back to article India, China pump up the patriotism to celebrate local hardware manufacturing wins

India and China are both celebrating hardware-related wins that are being hailed as signs the respective nations' tech industries are in rude health. China's celebrations center on the Huawei Mate 60 Pro – a premium smartphone that Huawei quietly launched earlier this week without the usual pre-release leaks and speculation. …

  1. Avon B7

    No premium phones in recent years?

    Where did you get the idea that they haven't released premium phones in recent years?



    Huawei P40

    Huawei P40 Pro

    Huawei P40 Pro+

    Huawei Mate Xs

    Huawei Mate 30E Pro 5G

    Huawei Mate 40

    Huawei Mate 40 Pro

    Huawei Mate 40 Pro+

    Huawei Mate 40 RS Porsche Design


    Huawei P50

    Huawei P50E

    Huawei P50 Pro

    Huawei P50 Pocket

    Huawei Mate X2


    Huawei Mate Xs 2

    Huawei Mate 50

    Huawei Mate 50E

    Huawei Mate 50 Pro

    Huawei Mate 50 RS Porsche Design


    Huawei P60

    Huawei P60 Art

    Huawei P60 Pro

    Huawei Mate X3

    Huawei Mate 60

    Huawei Mate 60 Pro

    They skipped a P series launch in 2022 but other than that they kept producing stellar premium phones (just without 5G) until this Mate 60 Pro release, which will definitely have been detected on the US sphincter scale.

    Huawei has successfully de-Americanised over 13,000 components, invested in over 70 chipset production software tools and completely re-jigged its supply chain.

    This product, albeit with it's current limitations, is a declaration of intent.

    If they begin making their advances available to third parties (and they will) the US stands to lose billions in the process.

    It is estimated that LAM Research alone stands to lose around 2.5 billion US dollars.

  2. Avon B7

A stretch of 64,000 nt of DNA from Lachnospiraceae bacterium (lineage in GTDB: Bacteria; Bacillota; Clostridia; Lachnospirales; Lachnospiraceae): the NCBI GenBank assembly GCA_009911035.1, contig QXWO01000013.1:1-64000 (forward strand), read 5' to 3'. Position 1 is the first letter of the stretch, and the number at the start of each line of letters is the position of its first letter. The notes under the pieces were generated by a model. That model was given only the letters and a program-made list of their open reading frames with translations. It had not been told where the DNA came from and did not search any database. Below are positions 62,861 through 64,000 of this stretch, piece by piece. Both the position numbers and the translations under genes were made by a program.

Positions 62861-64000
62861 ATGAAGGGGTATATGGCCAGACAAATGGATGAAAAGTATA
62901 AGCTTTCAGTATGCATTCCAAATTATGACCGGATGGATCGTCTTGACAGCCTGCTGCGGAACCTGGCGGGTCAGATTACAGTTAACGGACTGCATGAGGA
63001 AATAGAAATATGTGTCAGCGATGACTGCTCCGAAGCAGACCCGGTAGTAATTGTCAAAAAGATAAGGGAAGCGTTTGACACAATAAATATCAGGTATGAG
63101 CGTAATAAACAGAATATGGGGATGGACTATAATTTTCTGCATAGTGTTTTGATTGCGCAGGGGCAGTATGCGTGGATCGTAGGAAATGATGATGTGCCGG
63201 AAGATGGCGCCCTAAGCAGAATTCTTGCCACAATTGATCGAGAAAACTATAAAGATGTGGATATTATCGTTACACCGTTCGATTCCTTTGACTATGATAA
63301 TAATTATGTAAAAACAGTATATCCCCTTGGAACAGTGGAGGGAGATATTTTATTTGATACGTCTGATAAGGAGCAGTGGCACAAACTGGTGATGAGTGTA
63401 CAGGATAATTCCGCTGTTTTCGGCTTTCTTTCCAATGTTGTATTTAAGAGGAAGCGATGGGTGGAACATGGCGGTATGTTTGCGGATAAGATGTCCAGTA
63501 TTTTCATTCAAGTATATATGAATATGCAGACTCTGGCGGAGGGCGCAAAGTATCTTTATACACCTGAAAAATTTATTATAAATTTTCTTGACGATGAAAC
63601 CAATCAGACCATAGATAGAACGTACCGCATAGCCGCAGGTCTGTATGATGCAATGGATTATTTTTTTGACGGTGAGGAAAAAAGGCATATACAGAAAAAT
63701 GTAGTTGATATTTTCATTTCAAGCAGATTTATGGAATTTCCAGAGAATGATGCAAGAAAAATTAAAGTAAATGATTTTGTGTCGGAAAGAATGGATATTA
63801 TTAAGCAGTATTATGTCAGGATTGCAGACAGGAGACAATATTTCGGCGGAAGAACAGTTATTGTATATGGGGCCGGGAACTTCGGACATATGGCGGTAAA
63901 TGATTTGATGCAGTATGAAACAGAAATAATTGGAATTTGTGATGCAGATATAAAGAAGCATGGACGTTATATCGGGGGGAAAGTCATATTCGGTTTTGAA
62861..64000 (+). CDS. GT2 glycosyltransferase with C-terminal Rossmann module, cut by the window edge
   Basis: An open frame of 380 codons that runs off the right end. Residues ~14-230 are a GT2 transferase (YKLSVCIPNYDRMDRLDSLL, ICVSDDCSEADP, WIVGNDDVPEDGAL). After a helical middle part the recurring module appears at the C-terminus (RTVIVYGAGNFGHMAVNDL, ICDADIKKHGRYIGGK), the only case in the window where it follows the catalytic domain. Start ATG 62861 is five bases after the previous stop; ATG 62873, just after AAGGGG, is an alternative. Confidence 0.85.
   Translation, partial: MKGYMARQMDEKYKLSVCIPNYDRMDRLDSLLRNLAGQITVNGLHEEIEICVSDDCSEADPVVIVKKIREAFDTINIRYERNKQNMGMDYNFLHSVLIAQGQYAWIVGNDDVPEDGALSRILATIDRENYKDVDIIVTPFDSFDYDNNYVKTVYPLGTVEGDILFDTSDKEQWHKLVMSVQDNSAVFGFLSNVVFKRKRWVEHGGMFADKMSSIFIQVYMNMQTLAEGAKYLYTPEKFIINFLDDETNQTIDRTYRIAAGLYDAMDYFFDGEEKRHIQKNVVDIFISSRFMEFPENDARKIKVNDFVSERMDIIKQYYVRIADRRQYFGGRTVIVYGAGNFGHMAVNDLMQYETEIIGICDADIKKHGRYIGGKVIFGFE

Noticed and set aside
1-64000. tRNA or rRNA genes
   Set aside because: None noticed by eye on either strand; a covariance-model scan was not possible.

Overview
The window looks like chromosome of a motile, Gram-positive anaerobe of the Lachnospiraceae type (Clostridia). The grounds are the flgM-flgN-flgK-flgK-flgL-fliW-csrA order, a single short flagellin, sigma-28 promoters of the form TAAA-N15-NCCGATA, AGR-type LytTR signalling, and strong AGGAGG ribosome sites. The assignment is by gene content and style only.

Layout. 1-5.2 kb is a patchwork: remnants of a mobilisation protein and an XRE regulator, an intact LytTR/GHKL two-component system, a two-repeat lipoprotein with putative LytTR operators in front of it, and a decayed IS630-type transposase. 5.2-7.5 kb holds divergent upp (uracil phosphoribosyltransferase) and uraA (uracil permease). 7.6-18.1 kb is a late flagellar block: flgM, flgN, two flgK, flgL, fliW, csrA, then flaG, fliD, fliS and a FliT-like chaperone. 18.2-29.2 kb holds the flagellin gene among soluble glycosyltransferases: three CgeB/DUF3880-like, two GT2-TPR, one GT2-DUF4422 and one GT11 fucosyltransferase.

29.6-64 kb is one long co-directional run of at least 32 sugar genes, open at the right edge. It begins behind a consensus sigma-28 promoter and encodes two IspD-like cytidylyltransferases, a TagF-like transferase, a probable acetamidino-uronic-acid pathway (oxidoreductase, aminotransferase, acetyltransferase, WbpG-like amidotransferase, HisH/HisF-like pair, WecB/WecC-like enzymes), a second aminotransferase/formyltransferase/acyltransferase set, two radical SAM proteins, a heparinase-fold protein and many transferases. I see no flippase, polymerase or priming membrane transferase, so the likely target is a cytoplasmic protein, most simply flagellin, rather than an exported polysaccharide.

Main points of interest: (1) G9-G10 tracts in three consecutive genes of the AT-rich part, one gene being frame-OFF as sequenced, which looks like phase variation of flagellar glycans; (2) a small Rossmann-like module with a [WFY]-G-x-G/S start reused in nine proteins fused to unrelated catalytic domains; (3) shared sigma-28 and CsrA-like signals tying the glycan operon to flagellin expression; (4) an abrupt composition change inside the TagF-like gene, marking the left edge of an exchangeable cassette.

The reactions to sanctions

    Just a tiny smattering of quotes from people who actually know what they are talking about (unlike the Trump and Biden administrations):

    "I believe that export controls are not the right way to manage your economic risks if you have determined that there is an economic risk. If you close China from access to technology, that will also cost non-Chinese economies a lot of jobs and a lot of income."

    Peter Wennink, CEO of ASML

    "Losing access to the China market will cut the revenues of U.S. semiconductor companies. That would lower investment into research and development that can threaten these companies’ market leadership or, at worst, survival. Losing such a large market might even spark a new global chip shortage, as companies scale back investment, threatening both the U.S. and global economy."

    Rakesh Kumar: Professor in the Electrical and Computer Engineering department at the University of Illinois

    "... over the long-term, restrictions prohibiting the sale of our data centre GPUs to China, if implemented, will result in a permanent loss of an opportunity for the US industry to compete and lead in one of the world’s largest markets"

    Colette Kress (Nvidia chief financial officer)

    "If [Washington] continues to try to punish other nations and to pass bills and implement ‘America First’ policies in an unpredictable manner, other countries could form an alliance against the US"

    Yang Hyang-ja (South Korean politician, former Samsung Executive)

    "Repeated steps… to impose overly broad, ambiguous, and at times unilateral restrictions risk diminishing the US semiconductor industry’s competitiveness, disrupting supply chains, causing significant market uncertainty, and prompting continued escalatory retaliation by China"

    SIA (Semiconductor Industry of America)

    And when China imposed restrictions on Micron, we got this as reported by the Financial Times:

    The US Commerce Department has said it firmly opposed the restrictions that “have no basis in fact.”

    Laughable in the extreme!

    This from the same department that, willy nilly, slaps undefinable 'national security' labels on anything and everything to justify its unilateral, extraterritorial sanctions on Chinese companies and bullying tactics on allies.

    How is Huawei shipping phones with Google Mobile Services, a national security threat?

    The only question now is how long it will take the US to finally realise that yes, it shot a silver bullet, but it is flying straight into its very own head.

    Will they react in time to dodge it?

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